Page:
Get Lifted; possibly a command, suggestion, or question. Get Lifted headlines as a marker for desire. Sing: “Come on and go with me. There’s something new for you to see. Come on and go with me. There’s something new for you to see. Just relax, just relax.” The piano and beat simultaneously descend. John Legend’s words in Let’s Get Lifted advent like a slave spiritual; delivering the spirit of the enslaved, invoking a call towards (sexual) liberation. What he’s talking about is the intoxicating sexual experience similar to consuming drugs: the black male body. George McCrae’s I get Lifted, tells a similar narrative. Sing: “I get lifted up hu, high. I get lifted up hu, high.” What both of these songs do is express the black male body as a site of desire.
Noel W Anderson’s, Get Lifted, picks up at the Legend-McCrae sexual bridge, reweaving this desire into Jacquard tapestries dealing with the Other’s fascination of black bodies – dead or alive. Anderson uses wit and skill in relating the physiological similarities between lynched and leaping bodies, as this exhibition subtly relates 19th and 20th century lynching of black males to the athletic feat of a slam dunk. Images of black male basketball players are woven into luxurious Jacquard tapestries. Cropped from the waist down, black bodies enter from the tops of compositions. This suspension implicitly draws relationships between lynching and dunking: formal and conceptual.
Obvious is the formal, corporeal suspension commanded by lift. More curious is the conceptual leap. One – lynching – is a murderous enactment of white contempt for black progress. Lynching disguised this contempt or fear of black sexuality. (Black male sexual abuse of white women was but one excuse for mob party murder). The other – dunking – continues to celebrate black athletic achievement. Both cases spectaclize black bodies, and employ them as objects of mass unification.
Working with a team of weavers, Anderson appropriates, manipulates, and weaves images into a series of tapestries. Upon completion, he meticulously labors over each thread. Through the physicality of distressing, dyeing, and collaging Anderson suspends the mediums of these works between tapestry, photography, painting, printmaking, and sculpture. The disguising of mediums replicates historical subjugation of black bodies, as well as Anderson’s treatment of subjects, images, and meaning. Further supporting attempts at veiling, distressing and dyes are employed to persistently complicate the viewing experience. In some instances, images blur as the tapestry fibers optically blend from distressing. In other cases, images dissolve and emerge from fields of ambient color. In a small work titled Mob (2017) the audience encounters a dyed tapestry, filled with murky fields of black, blue, and purple out of which emerge two dangling legs from the composition’s summit. The word “mob” hauntingly glows across the dark field as if knifed in the surface. A return to the sexual bridge allows the viewer to speculate multiple meanings: Sing: “Are these legs athletic? Are they in torment; tortured?” These suspended legs are in-fact trapped between two viewing parties: the mass in the image and the viewer/s in the gallery. It seems that Anderson won’t let the audience out of the paradox of viewing: the black body again is the object of unification. But maybe the tapestries are black bodies – sites of unification. Unified are the mediums, concepts, and audiences. In this murky space, how does the audience emerge whole ?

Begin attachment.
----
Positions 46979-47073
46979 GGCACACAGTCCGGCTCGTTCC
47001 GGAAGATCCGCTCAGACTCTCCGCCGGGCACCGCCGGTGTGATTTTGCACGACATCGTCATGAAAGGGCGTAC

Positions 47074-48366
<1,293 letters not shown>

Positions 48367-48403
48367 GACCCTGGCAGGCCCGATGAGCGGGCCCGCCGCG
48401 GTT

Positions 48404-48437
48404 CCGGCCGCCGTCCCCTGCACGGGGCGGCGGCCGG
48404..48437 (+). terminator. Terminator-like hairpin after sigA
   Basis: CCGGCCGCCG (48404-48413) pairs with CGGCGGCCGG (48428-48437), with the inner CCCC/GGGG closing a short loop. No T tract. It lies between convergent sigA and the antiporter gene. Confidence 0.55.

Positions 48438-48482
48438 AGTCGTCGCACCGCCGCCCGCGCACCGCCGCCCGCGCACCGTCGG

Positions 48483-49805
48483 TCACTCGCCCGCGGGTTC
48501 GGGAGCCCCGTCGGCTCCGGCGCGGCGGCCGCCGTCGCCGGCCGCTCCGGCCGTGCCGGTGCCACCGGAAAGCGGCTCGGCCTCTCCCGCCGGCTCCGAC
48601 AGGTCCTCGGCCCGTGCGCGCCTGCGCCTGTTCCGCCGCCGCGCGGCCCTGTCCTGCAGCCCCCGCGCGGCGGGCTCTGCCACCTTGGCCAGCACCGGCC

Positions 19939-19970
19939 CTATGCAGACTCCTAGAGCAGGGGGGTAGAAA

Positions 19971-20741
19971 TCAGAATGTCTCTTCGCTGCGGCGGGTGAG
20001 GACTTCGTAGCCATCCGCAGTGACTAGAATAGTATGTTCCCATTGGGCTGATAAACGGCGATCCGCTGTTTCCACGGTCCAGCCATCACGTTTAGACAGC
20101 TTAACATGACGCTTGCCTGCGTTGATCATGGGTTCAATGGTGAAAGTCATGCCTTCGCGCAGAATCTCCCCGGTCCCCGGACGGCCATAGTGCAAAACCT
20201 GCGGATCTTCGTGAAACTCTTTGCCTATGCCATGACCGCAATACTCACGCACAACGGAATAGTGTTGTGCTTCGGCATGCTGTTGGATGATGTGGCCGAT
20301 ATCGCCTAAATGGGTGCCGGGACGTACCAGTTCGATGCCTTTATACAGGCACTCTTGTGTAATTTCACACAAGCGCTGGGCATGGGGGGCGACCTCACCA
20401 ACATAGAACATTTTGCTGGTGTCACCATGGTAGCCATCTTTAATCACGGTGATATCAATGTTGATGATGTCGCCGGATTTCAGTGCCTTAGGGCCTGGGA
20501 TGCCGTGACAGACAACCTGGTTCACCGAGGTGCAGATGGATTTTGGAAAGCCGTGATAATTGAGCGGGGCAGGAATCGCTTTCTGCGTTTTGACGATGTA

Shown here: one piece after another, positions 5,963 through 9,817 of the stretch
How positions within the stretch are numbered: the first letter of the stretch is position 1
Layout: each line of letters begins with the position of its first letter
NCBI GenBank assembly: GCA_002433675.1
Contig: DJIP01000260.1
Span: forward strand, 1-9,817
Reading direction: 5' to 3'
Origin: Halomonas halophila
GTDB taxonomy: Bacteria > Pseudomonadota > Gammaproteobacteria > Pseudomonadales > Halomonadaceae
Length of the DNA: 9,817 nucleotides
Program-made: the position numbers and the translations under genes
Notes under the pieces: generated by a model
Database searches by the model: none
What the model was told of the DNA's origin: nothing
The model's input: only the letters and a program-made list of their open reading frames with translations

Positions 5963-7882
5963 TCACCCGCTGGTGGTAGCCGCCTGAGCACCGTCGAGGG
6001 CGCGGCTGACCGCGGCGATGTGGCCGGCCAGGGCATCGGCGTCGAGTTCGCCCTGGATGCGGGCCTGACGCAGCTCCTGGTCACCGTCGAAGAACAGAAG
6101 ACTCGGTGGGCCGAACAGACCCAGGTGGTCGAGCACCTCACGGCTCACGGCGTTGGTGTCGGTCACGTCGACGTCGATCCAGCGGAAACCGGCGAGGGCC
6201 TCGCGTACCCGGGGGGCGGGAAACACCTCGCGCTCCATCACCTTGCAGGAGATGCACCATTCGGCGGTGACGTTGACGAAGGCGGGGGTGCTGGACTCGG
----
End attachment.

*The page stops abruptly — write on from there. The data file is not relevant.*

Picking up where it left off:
Noel Anderson was born in Louisville, Kentucky in 1981 and lives in New York City, NY. After receiving an MFA in Printmaking from Indiana University, he received an MFA in Sculpture from Yale University. He was a professor at the University of Cincinnati from 2011-2015 and is now an Assistant Professor at NYU’s Art and Art Professions Department in Print Media. Anderson was included in the Studio Museum of Harlem’s exhibition Speaking of People: Ebony, Jet, and Contemporary Art in 2014 and more recently held a remarkable solo show at the Contemporary Art Center of Cincinnati (February - June 2017) which was later followed by renown artists such as Ugo Rondinone (May - August 2017) and Njideka Akunyili Crosby (July - October 2017). GET LIFTED is the second solo show of Noel Anderson at the Zidoun-Bossuyt Gallery.